Learning is not limited to the labs. Students have full access to all seven levels — from the basement mechanics to the green roof and solar panels — for hands-on learning on how to operate and monitor a zero-carbon building, and to observe, in real-time, the temperature, humidity, ventilation rates, thermal distribution, lighting performance and other key building metrics through various graphic user interfaces.
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The building’s energy is mainly sourced from sunlight and solar panels are accessible to students so that they can learn about sustainable building management firsthand
As detailed on the Canada Green Building Council website, using live building systems data and new simulation software, students will conduct lab experiments and capstone projects to evaluate energy efficiency and areas of opportunity. The living lab format will also encourage students to think dynamically and collaborate in emerging, high-demand industry disciplines.

Mohawk College student, Rutul Bhavsar, shared, My fellow students have worked on projects leveraging the capabilities of the building, which have given them an important learning opportunity from a data analytics and renewable energy perspective, as well as a research and work environment to prepare them for future jobs.
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Innovative curtain wall system, specifically adapted for the project, that incorporates thermal isolation gaskets to achieve an effective R20 thermal performance

Leading-edge environmental technologies and systems at The Joyce Centre include

  • High-performance building envelope to maximize heating and cooling
    as well as natural light
    – Innovative curtain wall system, specifically adapted for the project,
    that incorporates thermal isolation gaskets to achieve an effective R20
    thermal performance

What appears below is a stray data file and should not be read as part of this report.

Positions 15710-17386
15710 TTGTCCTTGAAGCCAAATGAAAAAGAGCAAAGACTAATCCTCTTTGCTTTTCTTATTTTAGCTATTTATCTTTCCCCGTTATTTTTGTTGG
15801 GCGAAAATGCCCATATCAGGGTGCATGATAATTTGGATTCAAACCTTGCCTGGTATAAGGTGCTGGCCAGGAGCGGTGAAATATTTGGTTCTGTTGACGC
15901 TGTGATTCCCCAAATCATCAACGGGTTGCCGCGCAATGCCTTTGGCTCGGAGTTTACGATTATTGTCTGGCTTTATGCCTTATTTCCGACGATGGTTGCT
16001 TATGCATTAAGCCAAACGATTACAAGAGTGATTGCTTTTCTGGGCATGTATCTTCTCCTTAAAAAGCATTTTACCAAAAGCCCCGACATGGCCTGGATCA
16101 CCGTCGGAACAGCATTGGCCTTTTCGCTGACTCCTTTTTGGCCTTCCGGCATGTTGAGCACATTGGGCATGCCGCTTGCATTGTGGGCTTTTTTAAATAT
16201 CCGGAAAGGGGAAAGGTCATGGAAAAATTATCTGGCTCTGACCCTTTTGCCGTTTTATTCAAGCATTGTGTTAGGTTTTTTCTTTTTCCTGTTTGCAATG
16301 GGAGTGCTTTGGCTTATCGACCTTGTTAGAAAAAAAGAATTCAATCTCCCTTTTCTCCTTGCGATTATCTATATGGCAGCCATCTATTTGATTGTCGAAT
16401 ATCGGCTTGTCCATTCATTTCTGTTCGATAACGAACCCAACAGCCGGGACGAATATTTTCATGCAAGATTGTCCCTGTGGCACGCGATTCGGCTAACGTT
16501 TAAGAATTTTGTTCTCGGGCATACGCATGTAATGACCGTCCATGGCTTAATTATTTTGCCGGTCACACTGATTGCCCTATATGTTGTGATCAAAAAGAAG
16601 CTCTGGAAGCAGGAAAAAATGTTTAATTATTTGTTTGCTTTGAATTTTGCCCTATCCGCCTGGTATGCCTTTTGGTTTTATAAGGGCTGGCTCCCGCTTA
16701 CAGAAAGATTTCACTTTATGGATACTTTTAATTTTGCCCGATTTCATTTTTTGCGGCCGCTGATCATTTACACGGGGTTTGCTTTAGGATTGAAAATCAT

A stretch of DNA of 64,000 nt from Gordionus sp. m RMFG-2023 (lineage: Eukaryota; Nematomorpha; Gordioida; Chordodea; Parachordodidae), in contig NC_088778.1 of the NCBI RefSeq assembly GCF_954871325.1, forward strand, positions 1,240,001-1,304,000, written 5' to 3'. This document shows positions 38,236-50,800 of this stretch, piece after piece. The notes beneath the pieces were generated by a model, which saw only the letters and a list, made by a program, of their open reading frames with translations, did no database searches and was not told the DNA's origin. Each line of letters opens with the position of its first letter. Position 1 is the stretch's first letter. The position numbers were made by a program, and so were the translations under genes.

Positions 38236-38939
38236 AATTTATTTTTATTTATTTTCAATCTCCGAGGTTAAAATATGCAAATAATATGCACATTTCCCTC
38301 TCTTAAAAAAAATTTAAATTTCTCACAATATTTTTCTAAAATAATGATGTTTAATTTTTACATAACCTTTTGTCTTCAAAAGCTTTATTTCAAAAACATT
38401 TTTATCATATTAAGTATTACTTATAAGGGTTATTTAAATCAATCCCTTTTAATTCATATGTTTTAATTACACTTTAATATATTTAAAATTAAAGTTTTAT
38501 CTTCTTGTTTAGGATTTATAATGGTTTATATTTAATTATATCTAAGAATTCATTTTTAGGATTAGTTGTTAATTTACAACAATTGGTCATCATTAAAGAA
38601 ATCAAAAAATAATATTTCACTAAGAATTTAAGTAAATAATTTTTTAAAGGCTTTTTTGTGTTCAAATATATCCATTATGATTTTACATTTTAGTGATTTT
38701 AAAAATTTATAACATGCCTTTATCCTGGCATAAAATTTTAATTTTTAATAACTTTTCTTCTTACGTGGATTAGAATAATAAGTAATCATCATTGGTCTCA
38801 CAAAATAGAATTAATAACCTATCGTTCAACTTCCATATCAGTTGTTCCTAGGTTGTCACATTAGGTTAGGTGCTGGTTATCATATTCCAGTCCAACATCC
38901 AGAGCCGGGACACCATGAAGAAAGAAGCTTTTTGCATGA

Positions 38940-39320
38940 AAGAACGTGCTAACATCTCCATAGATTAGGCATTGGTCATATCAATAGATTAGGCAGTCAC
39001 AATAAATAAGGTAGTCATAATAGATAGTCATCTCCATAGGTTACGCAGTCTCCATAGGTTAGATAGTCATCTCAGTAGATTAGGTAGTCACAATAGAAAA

• Green roof with extensive planted areas
  • 545kW Solar panel array
  • 28 geothermal wells
  • Variable refrigerant flow heat pump system
  • Dedicated Outdoor Air Ventilation System (DOAS), CO2 demand
    operated
  • Storm water harvesting of up to 228,000 litres
  • Illumination and occupancy sensor-controlled LED lighting
  • High-efficiency plumbing fixtures
  • Extensive Measurement & Verification protocols and infrastructure.
Project
The Joyce Centre for Partnership & Innovation at Mohawk College
Location
Hamilton, Ontario, Canada
Size
96,000 square-foot (approx. 8,981 sqm)
Status
Completed, opened in 2018
Client
Mohawk College
Services
Architecture, Landscape
Collaboration
McCallum Sather Architects
Firm / BU
B+H Architects
Project Lead
McCallum Sather Architects and B+H Architects – Architects in Joint Venture
Project Team
Architect: McCallum Sather Architects and B+H Architects – Architects in Joint Venture
Mechanical Engineer: The Mitchell Partnership
Electrical Engineer: Mulvey & Banani
Civil Engineer: Walter Fedy
Energy Engineer: RDH Building Science Inc.
Landscape Architect: B+H Architects
Contractor: EllisDon
Commissioning Authority: C3PX Engineering
Building Science Professional: RDH Building Science Inc.
Photovoltaics Designer: N-Sci Technologies
Geothermal Designer: Geo-Xergy Systems
The SEEDS Journal, started by the architectural teams across the Surbana Jurong Group in Feb 2021, is a platform for sharing their perspectives on all things architectural. SEEDS epitomises the desire of the Surbana Jurong Group to Enrich, Engage, Discover and Share ideas among the Group’s architects in 40 countries, covering North Asia, ASEAN, Middle East, Australia and New Zealand, the Pacific region, the United States and Canada.